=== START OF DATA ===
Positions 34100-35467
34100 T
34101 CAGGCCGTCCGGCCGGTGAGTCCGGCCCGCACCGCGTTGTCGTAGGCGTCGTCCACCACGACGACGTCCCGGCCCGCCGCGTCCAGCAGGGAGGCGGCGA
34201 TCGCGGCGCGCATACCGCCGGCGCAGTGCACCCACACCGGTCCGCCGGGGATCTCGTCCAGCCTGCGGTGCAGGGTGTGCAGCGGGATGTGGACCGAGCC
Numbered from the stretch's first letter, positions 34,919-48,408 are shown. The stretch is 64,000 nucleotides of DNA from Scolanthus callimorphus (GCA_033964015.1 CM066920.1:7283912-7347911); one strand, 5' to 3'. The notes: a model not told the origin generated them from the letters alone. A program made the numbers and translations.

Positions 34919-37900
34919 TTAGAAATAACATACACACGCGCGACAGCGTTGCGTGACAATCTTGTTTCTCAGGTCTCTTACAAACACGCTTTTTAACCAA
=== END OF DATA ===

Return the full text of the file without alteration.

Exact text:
Positions 34100-35467
34100 T
34101 CAGGCCGTCCGGCCGGTGAGTCCGGCCCGCACCGCGTTGTCGTAGGCGTCGTCCACCACGACGACGTCCCGGCCCGCCGCGTCCAGCAGGGAGGCGGCGA
34201 TCGCGGCGCGCATACCGCCGGCGCAGTGCACCCACACCGGTCCGCCGGGGATCTCGTCCAGCCTGCGGTGCAGGGTGTGCAGCGGGATGTGGACCGAGCC
Numbered from the stretch's first letter, positions 34,919-48,408 are shown. The stretch is 64,000 nucleotides of DNA from Scolanthus callimorphus (GCA_033964015.1 CM066920.1:7283912-7347911); one strand, 5' to 3'. The notes: a model not told the origin generated them from the letters alone. A program made the numbers and translations.

Positions 34919-37900
34919 TTAGAAATAACATACACACGCGCGACAGCGTTGCGTGACAATCTTGTTTCTCAGGTCTCTTACAAACACGCTTTTTAACCAA